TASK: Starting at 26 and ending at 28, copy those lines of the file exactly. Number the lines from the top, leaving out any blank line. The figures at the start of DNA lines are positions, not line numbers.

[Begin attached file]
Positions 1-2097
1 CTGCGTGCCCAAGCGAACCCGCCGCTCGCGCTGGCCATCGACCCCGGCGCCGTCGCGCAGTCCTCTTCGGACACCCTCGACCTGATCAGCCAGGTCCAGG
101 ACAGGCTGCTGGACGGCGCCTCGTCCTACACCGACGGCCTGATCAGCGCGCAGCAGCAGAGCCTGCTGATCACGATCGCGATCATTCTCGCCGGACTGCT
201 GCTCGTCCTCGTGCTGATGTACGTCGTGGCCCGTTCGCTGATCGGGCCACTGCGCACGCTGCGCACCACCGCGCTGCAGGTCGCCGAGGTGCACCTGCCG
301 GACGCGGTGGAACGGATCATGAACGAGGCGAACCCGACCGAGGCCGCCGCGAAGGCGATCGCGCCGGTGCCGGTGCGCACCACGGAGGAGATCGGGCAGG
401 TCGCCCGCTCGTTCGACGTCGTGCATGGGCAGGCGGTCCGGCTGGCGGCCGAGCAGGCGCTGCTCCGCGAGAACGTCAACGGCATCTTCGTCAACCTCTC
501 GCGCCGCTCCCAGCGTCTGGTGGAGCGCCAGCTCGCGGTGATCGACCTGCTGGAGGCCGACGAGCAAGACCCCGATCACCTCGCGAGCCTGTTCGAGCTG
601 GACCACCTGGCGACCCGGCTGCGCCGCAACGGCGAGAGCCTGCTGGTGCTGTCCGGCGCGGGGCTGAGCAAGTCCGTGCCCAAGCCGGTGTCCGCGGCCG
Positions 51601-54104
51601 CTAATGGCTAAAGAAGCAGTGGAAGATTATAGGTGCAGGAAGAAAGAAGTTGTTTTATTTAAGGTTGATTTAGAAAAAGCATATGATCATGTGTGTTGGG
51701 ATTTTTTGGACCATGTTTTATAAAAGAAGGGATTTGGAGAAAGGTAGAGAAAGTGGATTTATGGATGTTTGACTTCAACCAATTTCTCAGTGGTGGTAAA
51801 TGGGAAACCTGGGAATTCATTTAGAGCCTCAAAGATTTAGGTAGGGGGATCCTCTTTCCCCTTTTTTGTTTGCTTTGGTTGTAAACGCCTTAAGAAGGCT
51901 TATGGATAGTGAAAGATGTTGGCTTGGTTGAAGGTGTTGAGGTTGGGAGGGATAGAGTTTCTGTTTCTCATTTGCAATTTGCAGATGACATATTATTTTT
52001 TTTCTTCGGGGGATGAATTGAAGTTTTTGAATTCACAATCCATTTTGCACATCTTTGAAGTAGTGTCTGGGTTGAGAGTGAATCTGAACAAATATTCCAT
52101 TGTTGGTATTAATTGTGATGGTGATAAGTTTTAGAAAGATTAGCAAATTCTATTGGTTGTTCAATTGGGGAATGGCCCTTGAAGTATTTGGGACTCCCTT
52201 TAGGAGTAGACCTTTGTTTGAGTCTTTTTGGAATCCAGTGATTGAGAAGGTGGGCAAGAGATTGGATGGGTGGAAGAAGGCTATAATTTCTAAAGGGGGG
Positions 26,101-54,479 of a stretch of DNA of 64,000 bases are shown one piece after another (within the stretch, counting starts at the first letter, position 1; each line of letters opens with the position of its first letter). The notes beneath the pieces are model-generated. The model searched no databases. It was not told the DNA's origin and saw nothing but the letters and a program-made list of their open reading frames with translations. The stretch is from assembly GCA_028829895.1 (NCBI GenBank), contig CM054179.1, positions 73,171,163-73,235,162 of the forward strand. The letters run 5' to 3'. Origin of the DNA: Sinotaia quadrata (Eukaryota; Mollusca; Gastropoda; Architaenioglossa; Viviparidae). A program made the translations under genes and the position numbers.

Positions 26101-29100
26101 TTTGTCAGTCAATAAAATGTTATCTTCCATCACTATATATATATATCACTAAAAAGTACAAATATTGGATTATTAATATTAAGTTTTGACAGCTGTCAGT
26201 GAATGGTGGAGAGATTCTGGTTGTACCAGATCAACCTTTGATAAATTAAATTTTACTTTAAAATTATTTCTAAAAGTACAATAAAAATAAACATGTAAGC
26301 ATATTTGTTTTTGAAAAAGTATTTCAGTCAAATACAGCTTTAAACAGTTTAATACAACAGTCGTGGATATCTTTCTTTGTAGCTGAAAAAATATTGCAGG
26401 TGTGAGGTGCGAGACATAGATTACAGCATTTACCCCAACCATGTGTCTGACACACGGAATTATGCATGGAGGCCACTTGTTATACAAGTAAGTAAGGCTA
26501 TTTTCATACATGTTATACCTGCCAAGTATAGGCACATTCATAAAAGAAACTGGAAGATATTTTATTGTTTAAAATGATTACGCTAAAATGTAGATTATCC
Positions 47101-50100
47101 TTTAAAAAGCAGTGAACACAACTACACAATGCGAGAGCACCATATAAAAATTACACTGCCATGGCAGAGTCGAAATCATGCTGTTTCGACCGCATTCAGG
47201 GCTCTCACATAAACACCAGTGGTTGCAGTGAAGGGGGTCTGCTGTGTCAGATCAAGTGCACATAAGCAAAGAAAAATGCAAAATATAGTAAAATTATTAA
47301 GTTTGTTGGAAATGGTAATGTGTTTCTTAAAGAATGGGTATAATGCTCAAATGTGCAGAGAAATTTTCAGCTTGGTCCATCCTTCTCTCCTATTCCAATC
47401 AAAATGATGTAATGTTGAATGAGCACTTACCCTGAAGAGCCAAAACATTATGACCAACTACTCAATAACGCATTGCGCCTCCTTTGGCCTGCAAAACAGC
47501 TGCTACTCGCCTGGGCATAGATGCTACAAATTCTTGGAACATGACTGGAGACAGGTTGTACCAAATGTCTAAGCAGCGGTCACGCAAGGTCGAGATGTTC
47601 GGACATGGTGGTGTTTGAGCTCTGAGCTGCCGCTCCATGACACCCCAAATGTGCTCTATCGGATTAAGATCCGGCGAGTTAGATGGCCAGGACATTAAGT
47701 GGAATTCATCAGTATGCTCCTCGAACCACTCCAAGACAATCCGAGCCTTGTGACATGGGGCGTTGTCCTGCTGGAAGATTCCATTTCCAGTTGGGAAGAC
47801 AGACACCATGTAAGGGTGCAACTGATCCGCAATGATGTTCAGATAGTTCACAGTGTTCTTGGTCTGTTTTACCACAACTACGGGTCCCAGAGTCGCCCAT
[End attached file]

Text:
47201 GCTCTCACATAAACACCAGTGGTTGCAGTGAAGGGGGTCTGCTGTGTCAGATCAAGTGCACATAAGCAAAGAAAAATGCAAAATATAGTAAAATTATTAA
47301 GTTTGTTGGAAATGGTAATGTGTTTCTTAAAGAATGGGTATAATGCTCAAATGTGCAGAGAAATTTTCAGCTTGGTCCATCCTTCTCTCCTATTCCAATC
47401 AAAATGATGTAATGTTGAATGAGCACTTACCCTGAAGAGCCAAAACATTATGACCAACTACTCAATAACGCATTGCGCCTCCTTTGGCCTGCAAAACAGC